The adaptive optics scanning light ophthalmoscope (AOSLO) allows visualization of microscopic structures of the human retina in vivo. In this work, we demonstrate its application in combination with oral and intravenous (IV) fluorescein angiography (FA) to the in vivo visualization of the human retinal microvasculature. Ten healthy subjects ages 20 to 38 years were imaged using oral (7 and/or 20 mg/kg) and/or IV (500 mg) fluorescein. In agreement with current literature, there were no adverse effects among the patients receiving oral fluorescein while one patient receiving IV fluorescein experienced some nausea and heaving. We determined that all retinal capillary beds can be imaged using clinically accepted fluorescein dosages and safe light levels according to the ANSI Z136.1-2000 maximum permissible exposure. As expected, the 20 mg/kg oral dose showed higher image intensity for a longer period of time than did the 7 mg/kg oral and the 500 mg IV doses. The increased resolution of AOSLO FA, compared to conventional FA, offers great opportunity for studying physiological and pathological vascular processes.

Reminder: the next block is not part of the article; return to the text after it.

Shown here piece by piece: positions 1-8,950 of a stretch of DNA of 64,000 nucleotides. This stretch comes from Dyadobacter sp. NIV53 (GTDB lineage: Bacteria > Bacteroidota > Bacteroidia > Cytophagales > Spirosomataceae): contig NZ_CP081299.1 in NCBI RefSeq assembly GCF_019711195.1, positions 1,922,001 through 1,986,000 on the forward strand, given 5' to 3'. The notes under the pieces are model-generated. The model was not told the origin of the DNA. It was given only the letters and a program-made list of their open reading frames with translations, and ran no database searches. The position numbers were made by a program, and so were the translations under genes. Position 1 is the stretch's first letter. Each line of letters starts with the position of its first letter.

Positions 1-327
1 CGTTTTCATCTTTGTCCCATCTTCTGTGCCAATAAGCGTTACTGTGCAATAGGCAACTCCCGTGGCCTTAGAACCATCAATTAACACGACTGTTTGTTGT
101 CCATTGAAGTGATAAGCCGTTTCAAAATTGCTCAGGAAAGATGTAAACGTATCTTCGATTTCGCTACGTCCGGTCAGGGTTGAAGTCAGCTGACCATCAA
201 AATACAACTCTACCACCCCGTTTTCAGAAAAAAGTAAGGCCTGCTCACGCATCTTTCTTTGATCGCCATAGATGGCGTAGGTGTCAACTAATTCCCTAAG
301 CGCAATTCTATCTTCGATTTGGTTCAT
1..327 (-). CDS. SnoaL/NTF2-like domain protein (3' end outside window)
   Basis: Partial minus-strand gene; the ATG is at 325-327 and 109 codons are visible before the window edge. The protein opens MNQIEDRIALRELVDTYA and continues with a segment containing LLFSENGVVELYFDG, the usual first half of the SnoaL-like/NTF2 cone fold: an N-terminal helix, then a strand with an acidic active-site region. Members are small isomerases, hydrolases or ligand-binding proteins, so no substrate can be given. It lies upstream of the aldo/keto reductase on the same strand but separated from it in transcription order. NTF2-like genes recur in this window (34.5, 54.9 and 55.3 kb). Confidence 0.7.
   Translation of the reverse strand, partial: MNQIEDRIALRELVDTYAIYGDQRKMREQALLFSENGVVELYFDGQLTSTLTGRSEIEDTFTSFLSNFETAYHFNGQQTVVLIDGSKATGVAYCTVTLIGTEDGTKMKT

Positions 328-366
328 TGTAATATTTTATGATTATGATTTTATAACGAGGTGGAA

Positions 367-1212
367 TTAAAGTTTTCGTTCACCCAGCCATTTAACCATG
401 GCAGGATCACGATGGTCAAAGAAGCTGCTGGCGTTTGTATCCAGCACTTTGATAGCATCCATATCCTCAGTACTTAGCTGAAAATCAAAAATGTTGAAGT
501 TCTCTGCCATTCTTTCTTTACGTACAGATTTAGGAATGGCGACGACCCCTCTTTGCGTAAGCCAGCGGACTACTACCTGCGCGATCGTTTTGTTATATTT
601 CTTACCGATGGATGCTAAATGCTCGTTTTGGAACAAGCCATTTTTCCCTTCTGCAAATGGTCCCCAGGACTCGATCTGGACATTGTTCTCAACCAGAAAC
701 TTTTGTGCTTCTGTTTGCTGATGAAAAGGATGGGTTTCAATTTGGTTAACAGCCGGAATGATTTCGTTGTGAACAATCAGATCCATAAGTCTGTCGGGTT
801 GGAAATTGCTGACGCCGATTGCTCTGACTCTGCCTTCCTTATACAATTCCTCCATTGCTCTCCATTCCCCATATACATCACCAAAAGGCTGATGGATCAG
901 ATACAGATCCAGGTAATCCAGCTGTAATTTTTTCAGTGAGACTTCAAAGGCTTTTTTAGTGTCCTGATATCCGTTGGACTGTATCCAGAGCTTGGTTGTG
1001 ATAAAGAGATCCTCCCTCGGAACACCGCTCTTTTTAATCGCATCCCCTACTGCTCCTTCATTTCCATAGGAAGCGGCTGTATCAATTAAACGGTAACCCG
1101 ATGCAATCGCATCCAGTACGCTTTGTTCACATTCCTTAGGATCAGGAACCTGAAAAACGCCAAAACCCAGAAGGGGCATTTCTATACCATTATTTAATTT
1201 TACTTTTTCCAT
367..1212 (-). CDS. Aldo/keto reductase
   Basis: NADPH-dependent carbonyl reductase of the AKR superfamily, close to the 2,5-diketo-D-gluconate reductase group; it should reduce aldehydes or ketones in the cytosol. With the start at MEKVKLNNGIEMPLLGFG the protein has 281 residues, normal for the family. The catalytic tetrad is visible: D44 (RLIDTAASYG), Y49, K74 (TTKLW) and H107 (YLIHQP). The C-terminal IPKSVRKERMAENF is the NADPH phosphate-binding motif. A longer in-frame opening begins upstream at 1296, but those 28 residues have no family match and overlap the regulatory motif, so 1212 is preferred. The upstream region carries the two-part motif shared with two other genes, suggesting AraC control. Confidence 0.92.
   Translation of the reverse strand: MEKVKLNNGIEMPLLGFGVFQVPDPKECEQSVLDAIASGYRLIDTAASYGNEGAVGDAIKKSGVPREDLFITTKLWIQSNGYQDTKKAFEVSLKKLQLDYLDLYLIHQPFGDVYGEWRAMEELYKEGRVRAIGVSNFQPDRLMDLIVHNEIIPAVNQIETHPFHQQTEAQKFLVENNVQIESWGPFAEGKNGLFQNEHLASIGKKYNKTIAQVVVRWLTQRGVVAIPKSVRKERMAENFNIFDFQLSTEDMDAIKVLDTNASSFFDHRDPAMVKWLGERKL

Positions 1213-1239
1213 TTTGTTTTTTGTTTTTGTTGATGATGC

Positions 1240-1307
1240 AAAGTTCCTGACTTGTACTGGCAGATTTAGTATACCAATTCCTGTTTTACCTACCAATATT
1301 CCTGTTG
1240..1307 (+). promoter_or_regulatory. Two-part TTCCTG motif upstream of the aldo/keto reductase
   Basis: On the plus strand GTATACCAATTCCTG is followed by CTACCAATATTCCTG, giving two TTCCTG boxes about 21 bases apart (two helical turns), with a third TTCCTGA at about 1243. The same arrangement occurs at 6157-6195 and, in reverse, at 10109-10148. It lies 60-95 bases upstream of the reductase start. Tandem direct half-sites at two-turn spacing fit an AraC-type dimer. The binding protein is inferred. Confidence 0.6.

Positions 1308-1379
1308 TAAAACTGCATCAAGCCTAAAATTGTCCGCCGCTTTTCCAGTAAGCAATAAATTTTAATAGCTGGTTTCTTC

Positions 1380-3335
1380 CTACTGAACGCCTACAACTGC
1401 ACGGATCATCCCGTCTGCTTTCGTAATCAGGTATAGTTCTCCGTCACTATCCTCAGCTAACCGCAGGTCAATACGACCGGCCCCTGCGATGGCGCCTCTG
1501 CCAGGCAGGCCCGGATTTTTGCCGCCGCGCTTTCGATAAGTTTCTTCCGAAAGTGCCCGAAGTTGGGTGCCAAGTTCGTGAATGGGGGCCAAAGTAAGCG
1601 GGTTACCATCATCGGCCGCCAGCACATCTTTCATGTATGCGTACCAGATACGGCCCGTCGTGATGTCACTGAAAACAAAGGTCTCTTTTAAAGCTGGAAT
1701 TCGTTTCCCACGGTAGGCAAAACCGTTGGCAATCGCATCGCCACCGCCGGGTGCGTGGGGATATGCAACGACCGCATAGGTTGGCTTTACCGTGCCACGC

No MeSH data available.


Related in: MedlinePlus

Comparison of AOSLO FA image sequences after oral or IV fluorescein administration, showing a retinal area approximately 5° inferotemporal from the fovea. Fluorescein was administered at time zero. Mean pixel value was calculated for each image and then normalized to the maximum value of the oral and IV image series to generate the intensity percentages, presented on the top right corner of each image. All images were then contrast stretched to make optimal use of the gray scale while avoiding saturation. The contrast-stretched images are presented in this figure. The scale bar represents 100 µm.